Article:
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Legends of Grandtully (Perthshire)

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Address: Grandtully / Between Pitlochry & Aberfeldy / Perthshire PH9 0PL / Scotland / Tel: 01887 840775

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      28.04.2010 11:35
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      yummy chocolates!

      Legends Of Grandtully is hidden away beside the Scottish Canoeing centre in the tiny village of Grandtully near to Aberfeldy in Perthshire. It is so well hidden that I had driven past it many times over the past couple of years without noticing that it existed so when my friend suggested that we go out to Grandtully for some chocolate I had no idea where she was taking me. When you think about Scottish food and drink you might think of Irn Bru or slabs of sugary tablet but fine chocolate would not be the first thing to spring to mind. Legends contains the Scottish Chocolate Centre, the first visitor centre in Scotland devoted to the brown stuff. You know the chocolate is going to be good because it is hand crafted by Ian Burnett who is known as the Highland Chocolatier and he supplies the likes of the Gleneagles Hotel with sweet treats. The visitor centre itself is small, just a large room connecting the café and gift shops which tells the story about how chocolate is grown, processed and crafted for your enjoyment. The process for the chocolate made at the centre starts in Grenada with the beans grown as part of a co-operative so those concerned about the ethics behind mass produced chocolate know they can buy goodies from here with a clear conscience. There is a video on a repeating loop to watch, boards with more info and displays of chocolate which will make your mouth water and wallet empty if you decide to buy them. The heart of the chocolate display had an amazing easter egg and chocolate sculpture, both were lavishly decorated with real gold leaf. There were also a couple of wedding cakes on display and to own one of these works of art would set you back between £800 and £1500 and have been added to my list of things I would buy when I win the lottery! There is also a display kitchen where you can book in for chocolate making lessons, the kitchen has a glass window so I'm assuming there are times you can also see the chocolate master at work. After seeing all the hard work and dedication which goes into the chocolate making process we decided it would be rude to leave without sampling some of the wares on offer so headed for the coffee shop. The coffee shop is a lovely space which has the feel of an old country cottage and also has witches flying on their broomsticks from the ceiling and loads of greenery on display. There are a range of light meals and snacks for sale but we didn't care about them, we wanted chocolate! The menu hosts an impressive range of both tea blends and coffees but we settled on hot chocolates, one of the kids had a white chocolate drink and we were told that the drink was so rich they only sold this one in cups as a mug would be too much to cope with. Because the chocolate used is premier quality they do not offer cream or marshmallows routinely but these are available on request. We also shared a slab of toffee cake and some shortbread between us. The hot chocolates were brought out in mugs and although I don't normally enjoy chocolate drinks this one felt very indulgent and tasted very rich while still having the slight bitter tang that good chocolate possesses. The toffee cake was amazing, the frosting was moist and oozing with sugary goodness but the shortbread was a little soft after being on display all day. The service was prompt and friendly with table service, prices were extremely reasonable with hot chocolates costing around £2.50 and huge slices of cake about the same. After we had finished our drinks it was time to go through to the chocolate shop to choose some sweets to go home. As you would expect for a high quality product the prices are high but when it comes to chocolate it is definitely true that a small portion of good stuff is infinitely more satisfying than a vat of mass produced rubbish. There are bags and bars already made up or you can make up your own box or bag of chocolates from the displays behind the counter, expect to pay around £4 for 100g of chocolate here. As well as dark, milk and white chocolate there is also red cocoa for those fancying a change and you can buy top quality cooking chocolate too. Each individual chocolate is a miniature work of art, there are many flavours available with fruits, alcohol, nuts, honeycomb, spices and praline being a few of the varieties. The dark chocolate has a nice rich and bitter flavour, the milk chocolate is nice and creamy and smooth but I had tasted better white chocolate and I though the offerings here were a bit insipid. Even though the prices in the shop were expensive, I did not feel that it had an exclusive or snobby air about it and everyone will feel relaxed there. Legends of Grandtully is well worthy a visit for chocolate lovers. The visitor centre itself will only take 10 minutes or so to browse round but it is interesting hearing about how chocolate is made and you will enjoy eating the mini edible works of chocolate art on sale.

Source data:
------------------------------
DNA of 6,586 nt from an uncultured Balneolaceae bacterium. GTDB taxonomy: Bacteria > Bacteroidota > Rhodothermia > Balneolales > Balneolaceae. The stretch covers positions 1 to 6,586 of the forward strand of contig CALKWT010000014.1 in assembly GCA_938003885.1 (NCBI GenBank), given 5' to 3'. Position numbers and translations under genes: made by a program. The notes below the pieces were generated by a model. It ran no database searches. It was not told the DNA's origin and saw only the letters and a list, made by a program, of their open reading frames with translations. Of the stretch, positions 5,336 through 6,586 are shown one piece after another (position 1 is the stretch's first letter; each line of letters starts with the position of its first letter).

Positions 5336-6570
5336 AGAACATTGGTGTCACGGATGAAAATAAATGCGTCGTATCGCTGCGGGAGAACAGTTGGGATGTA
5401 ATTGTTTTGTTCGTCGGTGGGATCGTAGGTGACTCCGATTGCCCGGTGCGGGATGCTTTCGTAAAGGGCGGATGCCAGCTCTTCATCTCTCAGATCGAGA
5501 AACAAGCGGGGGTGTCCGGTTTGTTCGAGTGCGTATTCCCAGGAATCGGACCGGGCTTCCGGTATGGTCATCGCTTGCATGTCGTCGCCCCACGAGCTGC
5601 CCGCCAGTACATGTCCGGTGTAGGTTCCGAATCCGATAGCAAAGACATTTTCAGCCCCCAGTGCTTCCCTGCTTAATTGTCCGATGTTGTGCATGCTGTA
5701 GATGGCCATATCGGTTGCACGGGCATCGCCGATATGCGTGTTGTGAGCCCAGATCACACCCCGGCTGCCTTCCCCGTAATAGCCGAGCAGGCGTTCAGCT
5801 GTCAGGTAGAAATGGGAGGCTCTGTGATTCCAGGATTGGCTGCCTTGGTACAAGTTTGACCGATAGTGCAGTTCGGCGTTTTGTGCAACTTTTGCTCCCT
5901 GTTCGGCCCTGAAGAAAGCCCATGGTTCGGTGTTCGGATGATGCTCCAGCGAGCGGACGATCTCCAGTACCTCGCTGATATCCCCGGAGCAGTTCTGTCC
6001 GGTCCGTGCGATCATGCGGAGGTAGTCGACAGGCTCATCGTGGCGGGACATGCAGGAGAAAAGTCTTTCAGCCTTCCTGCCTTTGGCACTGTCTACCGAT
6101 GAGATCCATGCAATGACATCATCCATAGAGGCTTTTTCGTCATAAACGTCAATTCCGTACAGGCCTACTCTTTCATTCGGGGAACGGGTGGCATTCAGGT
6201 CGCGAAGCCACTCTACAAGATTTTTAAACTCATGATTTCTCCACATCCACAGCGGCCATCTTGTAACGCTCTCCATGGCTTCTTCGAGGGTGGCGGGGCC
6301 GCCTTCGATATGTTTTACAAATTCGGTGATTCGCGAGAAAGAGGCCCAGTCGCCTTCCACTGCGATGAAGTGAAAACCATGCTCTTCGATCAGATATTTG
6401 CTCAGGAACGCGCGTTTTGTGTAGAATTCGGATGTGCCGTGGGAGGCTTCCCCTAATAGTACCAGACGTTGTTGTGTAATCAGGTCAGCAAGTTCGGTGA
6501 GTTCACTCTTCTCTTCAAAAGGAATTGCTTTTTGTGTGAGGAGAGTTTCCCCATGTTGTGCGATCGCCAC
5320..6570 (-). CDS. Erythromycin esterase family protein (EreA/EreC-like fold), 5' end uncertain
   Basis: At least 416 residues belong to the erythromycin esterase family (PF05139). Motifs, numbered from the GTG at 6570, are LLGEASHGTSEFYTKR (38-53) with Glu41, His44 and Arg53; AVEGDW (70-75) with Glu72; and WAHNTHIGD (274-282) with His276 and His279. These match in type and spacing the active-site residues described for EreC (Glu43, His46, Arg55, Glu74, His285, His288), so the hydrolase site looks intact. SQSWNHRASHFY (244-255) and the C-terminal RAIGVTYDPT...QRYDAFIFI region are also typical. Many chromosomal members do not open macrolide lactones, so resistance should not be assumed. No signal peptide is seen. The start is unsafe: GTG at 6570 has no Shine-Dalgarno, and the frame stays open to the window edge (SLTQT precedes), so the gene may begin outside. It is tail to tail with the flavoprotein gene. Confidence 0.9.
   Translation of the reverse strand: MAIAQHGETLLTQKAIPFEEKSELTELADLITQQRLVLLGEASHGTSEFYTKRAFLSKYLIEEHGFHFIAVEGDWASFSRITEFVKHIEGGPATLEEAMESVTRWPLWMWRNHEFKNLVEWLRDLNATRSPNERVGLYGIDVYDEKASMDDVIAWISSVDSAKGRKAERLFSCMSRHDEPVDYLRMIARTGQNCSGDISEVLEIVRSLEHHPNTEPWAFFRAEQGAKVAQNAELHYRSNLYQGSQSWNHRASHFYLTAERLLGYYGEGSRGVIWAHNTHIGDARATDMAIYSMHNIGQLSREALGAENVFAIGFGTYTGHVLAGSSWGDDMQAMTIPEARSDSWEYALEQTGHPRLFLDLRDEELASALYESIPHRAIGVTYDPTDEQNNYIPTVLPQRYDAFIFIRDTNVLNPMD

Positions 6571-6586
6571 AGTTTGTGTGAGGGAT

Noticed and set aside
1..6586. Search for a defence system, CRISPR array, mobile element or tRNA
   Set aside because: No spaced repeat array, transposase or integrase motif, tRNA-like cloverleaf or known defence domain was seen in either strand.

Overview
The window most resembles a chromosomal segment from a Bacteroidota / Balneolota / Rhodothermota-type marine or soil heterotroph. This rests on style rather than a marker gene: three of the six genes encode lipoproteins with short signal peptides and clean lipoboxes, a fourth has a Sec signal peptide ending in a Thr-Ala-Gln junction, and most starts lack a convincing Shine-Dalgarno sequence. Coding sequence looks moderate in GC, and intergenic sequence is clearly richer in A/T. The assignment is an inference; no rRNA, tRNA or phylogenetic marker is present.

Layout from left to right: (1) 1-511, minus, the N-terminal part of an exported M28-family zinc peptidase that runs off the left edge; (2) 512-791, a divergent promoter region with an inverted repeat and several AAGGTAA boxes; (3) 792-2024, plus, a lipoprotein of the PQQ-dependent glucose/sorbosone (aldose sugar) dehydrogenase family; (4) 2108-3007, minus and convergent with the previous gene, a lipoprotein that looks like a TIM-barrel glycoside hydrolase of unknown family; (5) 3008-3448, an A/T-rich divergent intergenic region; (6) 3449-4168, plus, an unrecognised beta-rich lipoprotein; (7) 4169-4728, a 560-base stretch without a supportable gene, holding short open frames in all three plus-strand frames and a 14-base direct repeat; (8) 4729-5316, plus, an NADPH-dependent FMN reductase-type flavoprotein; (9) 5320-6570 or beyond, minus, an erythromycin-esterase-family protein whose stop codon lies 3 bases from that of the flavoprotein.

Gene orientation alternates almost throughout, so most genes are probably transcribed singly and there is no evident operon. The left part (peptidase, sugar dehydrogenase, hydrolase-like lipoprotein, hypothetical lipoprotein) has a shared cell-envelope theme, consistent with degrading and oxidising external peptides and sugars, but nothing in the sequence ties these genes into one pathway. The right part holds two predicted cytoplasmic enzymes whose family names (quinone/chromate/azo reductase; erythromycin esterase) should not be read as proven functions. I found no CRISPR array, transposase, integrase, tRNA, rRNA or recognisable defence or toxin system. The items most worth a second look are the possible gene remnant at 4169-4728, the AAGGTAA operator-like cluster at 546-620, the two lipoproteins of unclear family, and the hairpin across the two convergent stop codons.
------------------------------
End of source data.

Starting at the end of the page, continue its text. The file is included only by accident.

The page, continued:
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    • Product Details

      Scottish chocolate centre which includes gift shop and coffee house